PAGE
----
In Setoguchi v Uber, the Alberta Court of Queen’s Bench reiterated that courts hearing applications for certification of class action proceedings fulfill an important gatekeeping function, and the case may signal a move toward a more rigorous application of the Class Proceedings Act.
The proposed representative plaintiff applied to certify a national class action against the defendants. She alleged, among other things, negligence and breach of contract stemming from a hack in which electronic information about the defendants’ users was illegally accessed.
On the basis of the certification record, Justice Rooke concluded that, although the information that was accessed was personal, it was not confidential; the data was “no more private … than was included in typical telephone directories of the past.” There was no evidence any of the information had been released since the hack. Importantly, Justice Rooke found that, not only was there no evidence of any actual harm, there was evidence that there was no harm or loss.
Justice Rooke ultimately denied the plaintiff’s application for certification on the basis that a class proceeding was not the preferable procedure for resolution of the common issues. However, his entire decision was animated by a concern that certification must be a meaningful screening process, and the test for certification must provide the court with effective mechanisms with which it can weed out obviously unmeritorious claims and fulfil its “gatekeeping function” to protect scarce judicial resources.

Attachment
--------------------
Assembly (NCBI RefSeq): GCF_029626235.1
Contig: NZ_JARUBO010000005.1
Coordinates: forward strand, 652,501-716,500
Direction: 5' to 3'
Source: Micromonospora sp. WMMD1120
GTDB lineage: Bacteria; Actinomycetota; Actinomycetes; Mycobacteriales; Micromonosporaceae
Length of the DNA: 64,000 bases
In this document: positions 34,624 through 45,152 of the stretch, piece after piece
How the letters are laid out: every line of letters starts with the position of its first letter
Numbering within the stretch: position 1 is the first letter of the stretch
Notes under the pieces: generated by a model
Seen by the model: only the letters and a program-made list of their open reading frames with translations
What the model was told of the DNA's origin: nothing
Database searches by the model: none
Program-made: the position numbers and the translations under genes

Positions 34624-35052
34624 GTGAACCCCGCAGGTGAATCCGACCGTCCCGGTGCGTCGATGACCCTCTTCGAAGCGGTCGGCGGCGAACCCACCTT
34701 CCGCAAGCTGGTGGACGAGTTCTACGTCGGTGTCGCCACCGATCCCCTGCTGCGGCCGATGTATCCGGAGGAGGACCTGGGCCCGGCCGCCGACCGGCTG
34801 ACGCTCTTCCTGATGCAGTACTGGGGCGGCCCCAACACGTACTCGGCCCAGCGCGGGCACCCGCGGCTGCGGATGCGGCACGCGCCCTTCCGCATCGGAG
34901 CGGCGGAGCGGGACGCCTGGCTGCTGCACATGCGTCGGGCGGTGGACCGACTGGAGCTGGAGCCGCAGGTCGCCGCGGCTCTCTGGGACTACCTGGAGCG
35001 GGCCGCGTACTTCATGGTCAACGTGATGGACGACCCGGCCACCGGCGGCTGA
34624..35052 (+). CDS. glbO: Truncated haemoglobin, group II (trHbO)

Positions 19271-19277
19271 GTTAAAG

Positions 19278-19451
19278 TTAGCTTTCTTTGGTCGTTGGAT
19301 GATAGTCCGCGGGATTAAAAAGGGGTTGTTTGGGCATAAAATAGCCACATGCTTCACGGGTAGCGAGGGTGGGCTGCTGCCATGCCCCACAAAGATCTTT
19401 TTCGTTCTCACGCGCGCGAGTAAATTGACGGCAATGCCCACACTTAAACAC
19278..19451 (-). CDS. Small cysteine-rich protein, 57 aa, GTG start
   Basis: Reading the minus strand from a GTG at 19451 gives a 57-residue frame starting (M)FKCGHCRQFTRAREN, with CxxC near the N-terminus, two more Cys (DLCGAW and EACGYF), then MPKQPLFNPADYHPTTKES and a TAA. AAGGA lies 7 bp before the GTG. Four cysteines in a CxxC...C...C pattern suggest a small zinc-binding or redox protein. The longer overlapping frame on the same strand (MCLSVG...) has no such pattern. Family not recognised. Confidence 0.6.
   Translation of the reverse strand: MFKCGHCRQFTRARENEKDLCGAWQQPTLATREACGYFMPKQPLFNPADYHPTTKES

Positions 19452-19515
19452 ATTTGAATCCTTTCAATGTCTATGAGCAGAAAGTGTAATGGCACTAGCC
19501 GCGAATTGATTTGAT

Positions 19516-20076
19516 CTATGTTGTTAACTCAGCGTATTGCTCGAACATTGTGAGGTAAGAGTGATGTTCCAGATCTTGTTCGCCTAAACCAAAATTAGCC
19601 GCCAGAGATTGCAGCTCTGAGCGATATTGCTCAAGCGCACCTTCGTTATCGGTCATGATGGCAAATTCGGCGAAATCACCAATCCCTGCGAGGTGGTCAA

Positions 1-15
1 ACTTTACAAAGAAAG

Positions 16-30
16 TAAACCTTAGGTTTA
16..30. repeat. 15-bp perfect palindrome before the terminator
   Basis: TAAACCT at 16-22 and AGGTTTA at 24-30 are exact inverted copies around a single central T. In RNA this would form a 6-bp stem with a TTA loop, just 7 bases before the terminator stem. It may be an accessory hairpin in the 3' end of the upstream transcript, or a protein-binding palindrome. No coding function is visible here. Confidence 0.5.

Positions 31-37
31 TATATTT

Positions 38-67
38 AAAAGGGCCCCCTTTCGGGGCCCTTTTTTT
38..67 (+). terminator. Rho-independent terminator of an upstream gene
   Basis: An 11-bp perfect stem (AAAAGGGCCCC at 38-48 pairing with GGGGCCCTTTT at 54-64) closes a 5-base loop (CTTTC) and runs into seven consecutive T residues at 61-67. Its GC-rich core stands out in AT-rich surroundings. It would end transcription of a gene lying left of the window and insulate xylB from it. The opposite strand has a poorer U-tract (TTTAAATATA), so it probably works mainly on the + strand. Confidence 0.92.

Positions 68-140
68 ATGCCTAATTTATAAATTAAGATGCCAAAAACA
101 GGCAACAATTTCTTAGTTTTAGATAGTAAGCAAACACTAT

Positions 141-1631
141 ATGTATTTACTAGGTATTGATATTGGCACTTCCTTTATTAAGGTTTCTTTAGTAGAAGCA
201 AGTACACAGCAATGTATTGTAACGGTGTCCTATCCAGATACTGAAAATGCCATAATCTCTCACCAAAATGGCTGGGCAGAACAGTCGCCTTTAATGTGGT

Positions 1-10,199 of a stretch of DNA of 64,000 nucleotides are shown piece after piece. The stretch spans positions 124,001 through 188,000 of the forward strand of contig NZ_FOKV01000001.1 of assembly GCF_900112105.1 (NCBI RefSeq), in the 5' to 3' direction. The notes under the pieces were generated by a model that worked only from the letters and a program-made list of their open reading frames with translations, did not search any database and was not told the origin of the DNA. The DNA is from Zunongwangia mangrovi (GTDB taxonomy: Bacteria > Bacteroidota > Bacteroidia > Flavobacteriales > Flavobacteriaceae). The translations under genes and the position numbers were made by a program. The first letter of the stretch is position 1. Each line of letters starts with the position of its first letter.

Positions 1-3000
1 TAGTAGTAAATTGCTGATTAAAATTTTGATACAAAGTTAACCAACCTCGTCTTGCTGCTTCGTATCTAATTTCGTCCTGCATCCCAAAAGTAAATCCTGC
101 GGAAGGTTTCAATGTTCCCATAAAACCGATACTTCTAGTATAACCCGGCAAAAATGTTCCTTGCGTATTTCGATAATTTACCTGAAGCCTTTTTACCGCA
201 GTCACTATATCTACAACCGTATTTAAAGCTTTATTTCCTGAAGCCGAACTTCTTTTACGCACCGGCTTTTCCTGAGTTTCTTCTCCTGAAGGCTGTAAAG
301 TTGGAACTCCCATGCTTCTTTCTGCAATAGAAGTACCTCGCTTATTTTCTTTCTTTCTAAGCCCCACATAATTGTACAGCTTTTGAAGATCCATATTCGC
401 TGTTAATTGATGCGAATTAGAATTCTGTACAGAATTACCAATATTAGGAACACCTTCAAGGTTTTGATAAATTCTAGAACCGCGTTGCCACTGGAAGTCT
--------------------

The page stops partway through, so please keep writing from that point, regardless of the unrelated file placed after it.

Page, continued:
Some evidence of real harm is required for certification
Under the Act, a plaintiff must establish that a class proceeding is the preferable procedure for the fair and efficient resolution of the common issues. Given that it was not clear the plaintiff in this case could establish class-wide harm, Justice Rooke held that the assessment of even nominal damages could result in individualized assessments, in which case a class proceeding would be neither fair, efficient, nor manageable, and denied certification on this basis.
More interesting, perhaps, were Justice Rooke’s comments that, absent some evidence of actual loss or harm, “It becomes difficult to say that the resolution of the common issues will significantly advance the action.”
While this effectively imports a consideration of whether a claim is unmeritorious or de minimus into the preferability analysis, Justice Rooke was quick to point out he was not engaging in a preliminary merits test, which has been expressly prohibited by the Supreme Court of Canada. Rather, Justice Rooke posited that allowing obviously unmeritorious claims to proceed to a common issues trial strips the certification process of any meaning: